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Obama: Treaty important step with Russia

PRAGUE — President Obama and Russian President Dmitry Medvedev on Thursday signed a new arms-control treaty designed to open a new era of harmony between the former superpower rivals while launching an arms agenda extending far into the future.

The two leaders met in a medieval castle in Prague, once a city at the epicenter of Cold War tension, and formally agreed to bring their nations' arsenals to their lowest levels in half a century.

The treaty marks the most important step yet in Obama's effort to reset relations with Russia, which he said have drifted after their low point of August 2008, when Russia invaded neighboring Georgia.

"Together, we have stopped the drift and proven the benefits of cooperation," Obama said. "When the United States and Russia are not able to work together on big issues, it is not good for either of our nations, nor is it good for the world."

Medvedev said the treaty would "open a new page" in Russian-American relations.

But the signing of the pact also pointed to the challenges Obama confronts as he presses forward with plans to control the world's arms and address future international security threats.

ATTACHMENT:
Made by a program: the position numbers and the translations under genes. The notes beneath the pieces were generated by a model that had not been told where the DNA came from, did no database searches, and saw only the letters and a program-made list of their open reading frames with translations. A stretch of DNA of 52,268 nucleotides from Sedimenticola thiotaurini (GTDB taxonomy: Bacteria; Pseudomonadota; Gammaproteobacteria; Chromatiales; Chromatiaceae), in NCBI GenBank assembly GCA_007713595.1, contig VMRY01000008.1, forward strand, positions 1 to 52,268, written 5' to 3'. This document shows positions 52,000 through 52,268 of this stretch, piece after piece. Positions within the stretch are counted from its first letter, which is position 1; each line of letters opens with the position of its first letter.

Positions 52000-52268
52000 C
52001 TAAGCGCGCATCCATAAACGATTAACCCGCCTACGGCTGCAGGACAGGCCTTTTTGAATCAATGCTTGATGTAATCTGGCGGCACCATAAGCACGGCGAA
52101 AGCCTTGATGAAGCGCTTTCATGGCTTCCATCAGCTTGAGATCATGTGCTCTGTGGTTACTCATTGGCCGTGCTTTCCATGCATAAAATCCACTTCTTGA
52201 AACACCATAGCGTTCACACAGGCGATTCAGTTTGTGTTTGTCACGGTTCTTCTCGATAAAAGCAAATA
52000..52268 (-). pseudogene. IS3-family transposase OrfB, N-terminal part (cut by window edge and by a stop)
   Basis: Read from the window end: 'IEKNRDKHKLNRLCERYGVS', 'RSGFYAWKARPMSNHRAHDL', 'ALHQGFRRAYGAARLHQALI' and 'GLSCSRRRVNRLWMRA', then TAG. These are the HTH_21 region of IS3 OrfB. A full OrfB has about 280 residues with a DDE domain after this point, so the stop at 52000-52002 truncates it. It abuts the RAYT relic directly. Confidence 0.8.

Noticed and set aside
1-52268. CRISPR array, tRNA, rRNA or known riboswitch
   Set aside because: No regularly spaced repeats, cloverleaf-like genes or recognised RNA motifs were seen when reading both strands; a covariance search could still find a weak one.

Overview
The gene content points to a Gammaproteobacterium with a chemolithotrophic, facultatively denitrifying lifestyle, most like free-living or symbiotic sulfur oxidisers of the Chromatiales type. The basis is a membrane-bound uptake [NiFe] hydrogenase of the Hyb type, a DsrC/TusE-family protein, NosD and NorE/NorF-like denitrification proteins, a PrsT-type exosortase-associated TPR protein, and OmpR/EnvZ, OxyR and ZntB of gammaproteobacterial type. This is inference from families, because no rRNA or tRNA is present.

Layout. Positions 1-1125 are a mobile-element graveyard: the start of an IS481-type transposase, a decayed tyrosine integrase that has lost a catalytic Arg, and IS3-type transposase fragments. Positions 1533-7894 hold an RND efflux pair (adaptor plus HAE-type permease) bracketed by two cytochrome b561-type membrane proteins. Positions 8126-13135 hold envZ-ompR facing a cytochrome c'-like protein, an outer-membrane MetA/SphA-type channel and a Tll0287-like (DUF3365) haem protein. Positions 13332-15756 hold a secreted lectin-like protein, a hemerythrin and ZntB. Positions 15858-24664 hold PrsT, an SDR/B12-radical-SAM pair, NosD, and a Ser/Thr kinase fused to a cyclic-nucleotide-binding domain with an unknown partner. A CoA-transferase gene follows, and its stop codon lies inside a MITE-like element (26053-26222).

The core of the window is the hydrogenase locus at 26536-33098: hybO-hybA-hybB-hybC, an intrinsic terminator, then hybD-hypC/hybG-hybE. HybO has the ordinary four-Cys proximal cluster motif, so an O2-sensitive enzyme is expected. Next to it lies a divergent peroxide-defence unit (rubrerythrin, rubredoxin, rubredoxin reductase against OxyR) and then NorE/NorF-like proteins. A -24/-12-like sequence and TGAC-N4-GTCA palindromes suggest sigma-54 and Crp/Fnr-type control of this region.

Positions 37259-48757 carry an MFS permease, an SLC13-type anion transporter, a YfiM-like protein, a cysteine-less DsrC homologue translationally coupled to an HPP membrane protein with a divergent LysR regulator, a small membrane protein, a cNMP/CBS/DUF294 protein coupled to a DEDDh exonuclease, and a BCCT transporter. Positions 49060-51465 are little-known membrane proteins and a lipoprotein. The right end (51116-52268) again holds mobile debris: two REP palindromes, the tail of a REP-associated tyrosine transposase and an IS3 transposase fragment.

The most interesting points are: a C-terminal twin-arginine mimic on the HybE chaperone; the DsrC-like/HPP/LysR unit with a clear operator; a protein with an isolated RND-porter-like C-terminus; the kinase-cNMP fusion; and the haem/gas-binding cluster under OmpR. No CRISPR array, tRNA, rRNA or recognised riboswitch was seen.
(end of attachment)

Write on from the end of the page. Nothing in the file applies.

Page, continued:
The New START treaty, named for the Strategic Arms Reduction treaties of the 1990s, resulted from eight months of contentious negotiation and represents the first in a series of steps Obama has planned with the goal of scaling back the world's reliance on nuclear arms.

Next week, Obama hosts a meeting of the heads of more than 40 nations in Washington, D.C., to forge an agreement on better safeguarding nuclear materials that could fall into the hands of terrorists. In May, U.S. officials hope to persuade other world powers to strengthen the fraying nuclear Non-Proliferation Treaty, the central agreement on world efforts to halt the spreading of nuclear weapons.

There is also uncertainty about ratification of New START. While White House officials said they expect to line up the 67 Senate votes needed for ratification this year, the Senate is polarized and entering a highly charged midterm election season.

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